Stan Collender identifies the biggest hole in the center of the debt commission's plan -- it wrenches billions of dollars out of the domestic discretionary budget without saying what functions will be sacrificed:
The plan calls for a substantial reduction in federal employees. A reduction in employees generally results in the government relying on more outside consultants to get the work done but, in addition to the recommended reductions-in-force, Bowles-Simpson also calls for a significant cuts in the use of contractors.
The combination of those two seems to indicate that the now smaller number of federal employees will have to do everything that was done before, that is, that they will have to be much more productive. But Bowles-Simpson also calls for a three-year freeze on federal employee salaries and that almost inevitably means an increasing number of federal workers will quit. That will reduce rather than increase productivity as new and less experienced workers replace the more senior folks who will have left for greener pastures.
In other words, Bowles-Simpson projects substantial savings based on the expectation that a less experienced and much smaller federal workforce will be more productive and just as effective than the more experienced and larger workforce it replaces. That makes absolutely no sense.
Bowles-Simpson seems to have been put together backwards. Instead of starting with a plan about what the federal government should no longer do and then determining the savings from the smaller number of employees that would be needed to do what's left to be done, with limited exceptions the plan focuses on the reduced workforce but makes few assumptions, suggestions, or recommendations about what services the government should no longer provide. The assumptions it does make don't appear to justify the cuts in the number of employees and contractors.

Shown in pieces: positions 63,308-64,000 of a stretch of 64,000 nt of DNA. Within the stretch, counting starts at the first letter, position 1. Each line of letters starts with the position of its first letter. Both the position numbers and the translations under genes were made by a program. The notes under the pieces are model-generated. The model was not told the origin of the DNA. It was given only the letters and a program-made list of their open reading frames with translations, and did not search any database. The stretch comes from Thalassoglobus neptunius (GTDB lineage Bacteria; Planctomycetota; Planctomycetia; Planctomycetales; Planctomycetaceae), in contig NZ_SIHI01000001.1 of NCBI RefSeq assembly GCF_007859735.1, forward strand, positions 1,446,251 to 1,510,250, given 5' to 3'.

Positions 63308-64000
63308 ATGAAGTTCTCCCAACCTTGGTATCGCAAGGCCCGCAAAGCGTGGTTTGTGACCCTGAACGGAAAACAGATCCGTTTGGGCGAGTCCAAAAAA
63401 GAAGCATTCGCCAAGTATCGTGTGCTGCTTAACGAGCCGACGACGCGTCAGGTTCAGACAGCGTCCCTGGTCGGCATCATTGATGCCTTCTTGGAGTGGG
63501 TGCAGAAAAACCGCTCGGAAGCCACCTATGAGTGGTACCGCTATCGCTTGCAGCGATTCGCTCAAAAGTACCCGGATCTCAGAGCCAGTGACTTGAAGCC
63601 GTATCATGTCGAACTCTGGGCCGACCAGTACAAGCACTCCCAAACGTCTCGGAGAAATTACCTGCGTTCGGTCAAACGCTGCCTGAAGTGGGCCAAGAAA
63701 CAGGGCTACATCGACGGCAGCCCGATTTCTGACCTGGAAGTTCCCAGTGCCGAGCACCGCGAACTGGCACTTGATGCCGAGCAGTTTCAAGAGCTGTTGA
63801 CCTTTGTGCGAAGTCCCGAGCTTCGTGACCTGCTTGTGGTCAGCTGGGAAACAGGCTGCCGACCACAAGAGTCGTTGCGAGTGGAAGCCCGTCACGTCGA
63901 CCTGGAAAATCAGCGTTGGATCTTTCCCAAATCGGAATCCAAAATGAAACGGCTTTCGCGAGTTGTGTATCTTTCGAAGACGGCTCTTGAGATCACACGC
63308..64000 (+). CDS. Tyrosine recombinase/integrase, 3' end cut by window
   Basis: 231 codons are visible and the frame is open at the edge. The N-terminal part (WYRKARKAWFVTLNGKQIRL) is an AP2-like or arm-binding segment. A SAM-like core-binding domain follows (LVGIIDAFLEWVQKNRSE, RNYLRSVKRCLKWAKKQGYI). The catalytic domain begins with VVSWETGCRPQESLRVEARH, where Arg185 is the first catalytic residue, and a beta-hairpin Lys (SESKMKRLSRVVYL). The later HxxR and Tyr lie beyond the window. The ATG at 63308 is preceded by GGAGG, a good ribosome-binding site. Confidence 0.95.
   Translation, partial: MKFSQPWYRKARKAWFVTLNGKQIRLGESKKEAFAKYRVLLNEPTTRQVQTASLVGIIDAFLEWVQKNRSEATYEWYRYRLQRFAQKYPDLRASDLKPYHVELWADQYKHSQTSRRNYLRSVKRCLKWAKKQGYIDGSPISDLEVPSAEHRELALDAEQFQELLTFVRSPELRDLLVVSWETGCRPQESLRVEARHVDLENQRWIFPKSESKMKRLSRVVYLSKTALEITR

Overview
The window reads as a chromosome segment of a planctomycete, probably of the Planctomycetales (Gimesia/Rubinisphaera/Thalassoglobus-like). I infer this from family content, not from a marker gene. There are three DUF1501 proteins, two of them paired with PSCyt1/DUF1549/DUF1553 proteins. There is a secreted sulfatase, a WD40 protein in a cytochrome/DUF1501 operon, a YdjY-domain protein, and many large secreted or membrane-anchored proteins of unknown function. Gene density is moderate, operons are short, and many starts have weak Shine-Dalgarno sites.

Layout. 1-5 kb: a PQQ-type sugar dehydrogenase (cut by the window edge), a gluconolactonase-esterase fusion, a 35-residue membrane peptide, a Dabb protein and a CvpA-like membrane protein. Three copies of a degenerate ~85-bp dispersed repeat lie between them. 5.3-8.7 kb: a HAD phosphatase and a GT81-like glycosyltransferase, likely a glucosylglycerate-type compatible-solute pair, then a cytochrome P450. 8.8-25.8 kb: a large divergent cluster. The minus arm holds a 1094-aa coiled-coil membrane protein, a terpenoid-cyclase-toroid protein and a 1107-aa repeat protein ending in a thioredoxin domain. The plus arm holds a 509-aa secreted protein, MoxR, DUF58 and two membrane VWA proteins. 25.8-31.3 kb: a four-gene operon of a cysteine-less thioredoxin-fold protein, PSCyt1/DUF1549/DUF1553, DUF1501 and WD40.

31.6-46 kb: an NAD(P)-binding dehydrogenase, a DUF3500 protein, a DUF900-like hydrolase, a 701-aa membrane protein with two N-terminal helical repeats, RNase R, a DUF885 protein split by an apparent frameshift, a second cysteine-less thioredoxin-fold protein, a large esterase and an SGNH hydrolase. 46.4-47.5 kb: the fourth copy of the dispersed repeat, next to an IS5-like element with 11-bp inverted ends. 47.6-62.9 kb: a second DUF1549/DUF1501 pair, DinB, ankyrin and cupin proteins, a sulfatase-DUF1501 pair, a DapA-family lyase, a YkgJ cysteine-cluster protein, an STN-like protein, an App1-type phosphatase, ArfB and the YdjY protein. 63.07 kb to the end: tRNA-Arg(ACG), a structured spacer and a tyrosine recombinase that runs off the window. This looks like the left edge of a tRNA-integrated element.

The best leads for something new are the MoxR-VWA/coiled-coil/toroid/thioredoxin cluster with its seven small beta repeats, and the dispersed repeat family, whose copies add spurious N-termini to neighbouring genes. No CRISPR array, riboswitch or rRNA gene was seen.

The type of proposals that are needed are: Should the government stop prosecuting and jailing as many criminals and should the sentences be shorter for those it convicts? Should it fund less or no research on cancer and similar diseases? Should the FBI no longer investigate white collar crime? Should the military not be prepared to conduct as many operations? Should veterans health care be eliminated?
Here is the deeper problem. Conservatives are convinced the federal budget is filled with waste and useless bureaucrats. Yet they have a very difficult time articulating functions that the government is fulfilling that it shouldn't be. There certainly are some -- farm subsidies is one of the biggest examples. The government should get out of that business altogether.
But for the most part, the domestic discretionary budget has been squeezed for savings for several decades on end. Virtually all of the programs remaining represent important public functions. That's why the commission is reduced to proposing charging visitors to the national zoo and implementing phony schemes to cut government staff and pay without changing any of government's mission. If you want to treat this portion of the budget reasonably, you need to either actually agree on some functions the federal government will stop performing, or else just recognize that you need to start paying for the functions it is performing. Catering to airy conservative prejudices against government without translating that into a specific re-conception of the federal role is useless.
To be clear, I think the revenue increases, defense spending cuts, cuts to assorted programs like farm subsidies, and entitlement cuts are a coherent and useful contribution to the deficit problem. The treatment of the discretionary budget is not.